What is Narrowband?

For decades we’ve been building technologies that enable us to communicate more data and at a faster rate. Many of us will be familiar with broadband, but what exactly is narrowband and how is it different?

Intro to Narrowband

A standard based low power wide area technology has been developed to enable a wide range of new IoT devices and services. It significantly improves the power consumption of user devices, system capacity and spectrum efficiency, more specifically in deep coverage areas. What’s interesting is the fact that the battery life is more than 10 years and supports a wide range of use cases.

The long term goal of wide-area internet of things network is to deliver data rates from hundreds of bits per second to tens of kilobits per second (kbps) with a wide coverage, a battery life up to 10 years. In comparison to broadband networks where data is transmitted at more than 100 megabits per second (mbps).

Rural and deep indoors are the most challenging areas. The new physical layer signals and channels are designed to meet the demanding requirements of extended coverage. The signals that are used in a slower form of communication have great range of reception due to the narrower filter can be used in the narrow band communication. This technology is a narrow radio technology specially designed for IoT. The focus being an indoor coverage at a low cost for connecting large number of devices.


French company Sigfox deploys wireless networks designed to connect to low energy devices. These networks use ultra narrow bands, unlicensed sub-1 GHz bands and standard radio transmission methods. The company has been working with regional operators to roll out networks with all of the data received going back to Sigfox servers before being sent to third party APIs to enable the development of customer facing applications and extended functionality.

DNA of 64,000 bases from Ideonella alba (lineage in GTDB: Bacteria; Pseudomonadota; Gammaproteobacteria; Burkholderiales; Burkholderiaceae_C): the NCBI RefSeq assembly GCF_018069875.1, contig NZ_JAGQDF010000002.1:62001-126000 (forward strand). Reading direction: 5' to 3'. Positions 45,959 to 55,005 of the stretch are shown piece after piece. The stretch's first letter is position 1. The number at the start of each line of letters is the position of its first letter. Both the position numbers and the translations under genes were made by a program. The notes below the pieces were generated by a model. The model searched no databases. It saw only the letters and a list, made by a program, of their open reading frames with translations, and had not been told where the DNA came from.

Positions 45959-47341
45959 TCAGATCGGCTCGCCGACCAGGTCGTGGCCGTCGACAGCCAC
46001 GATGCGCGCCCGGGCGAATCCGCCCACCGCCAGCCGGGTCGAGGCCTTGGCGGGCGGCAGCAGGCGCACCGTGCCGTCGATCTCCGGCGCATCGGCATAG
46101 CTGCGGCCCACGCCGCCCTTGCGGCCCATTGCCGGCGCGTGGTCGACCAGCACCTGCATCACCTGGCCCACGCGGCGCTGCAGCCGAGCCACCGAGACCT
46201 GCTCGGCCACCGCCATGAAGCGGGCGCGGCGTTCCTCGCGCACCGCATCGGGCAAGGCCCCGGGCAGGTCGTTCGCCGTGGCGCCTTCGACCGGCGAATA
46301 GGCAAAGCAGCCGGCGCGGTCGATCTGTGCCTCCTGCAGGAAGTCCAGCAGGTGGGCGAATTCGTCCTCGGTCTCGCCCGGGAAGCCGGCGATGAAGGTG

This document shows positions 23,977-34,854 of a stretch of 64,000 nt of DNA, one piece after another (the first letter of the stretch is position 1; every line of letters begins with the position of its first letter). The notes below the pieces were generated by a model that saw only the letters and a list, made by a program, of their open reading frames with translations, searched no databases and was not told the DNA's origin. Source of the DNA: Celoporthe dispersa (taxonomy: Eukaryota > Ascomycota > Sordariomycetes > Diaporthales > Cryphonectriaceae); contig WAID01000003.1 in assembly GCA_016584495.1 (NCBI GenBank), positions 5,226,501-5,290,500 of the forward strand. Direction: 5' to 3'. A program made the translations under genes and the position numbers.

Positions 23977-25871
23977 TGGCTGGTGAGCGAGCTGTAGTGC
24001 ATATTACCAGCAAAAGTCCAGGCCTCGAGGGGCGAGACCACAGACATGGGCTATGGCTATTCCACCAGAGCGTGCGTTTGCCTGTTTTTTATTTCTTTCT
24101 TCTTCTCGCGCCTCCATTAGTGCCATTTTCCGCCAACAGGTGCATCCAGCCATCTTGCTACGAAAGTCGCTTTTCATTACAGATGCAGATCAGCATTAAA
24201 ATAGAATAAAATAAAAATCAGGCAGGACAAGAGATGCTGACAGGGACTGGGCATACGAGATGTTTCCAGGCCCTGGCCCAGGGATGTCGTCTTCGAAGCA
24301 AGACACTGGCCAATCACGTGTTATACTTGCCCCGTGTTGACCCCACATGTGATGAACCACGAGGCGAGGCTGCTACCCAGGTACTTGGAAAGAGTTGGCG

This is an open source LPWAN infrastructure by the LoRa Alliance. Interestingly, this allows other companies to create their own IoT networks based on low data, low range technology specifications. It is designed in such a way that it covers geographical areas the size of entire cities. The approach is a Chirp Spread Spectrum mode where in the communications with different data rates do not interfere with each other and create a set of “virtual” channels where in they increase the capacity of the gateway.


Most recently Telstra has announced its narrow band IoT with lower band network stated to be enabled at the beginning of 2017. Telstra is currently undertaking an upgrade to enable more IoT applications across its networks and at a lower cost. Once the network’s enabled one can start to develop the applications, the edge vendors will be able to start to develop the network interface cards and the modems that can support these.

Vodafone and Huawei

Largest mobile operator Vodafone, supplies connectivity to an internet of things and have started a joint venture with Huawei to incubate and commercialize machine to machine and internet of things. Building projects with the right potential to deploy on a large scale is key to the enterprise as this ultimately brings the costs associated with the IoT down.

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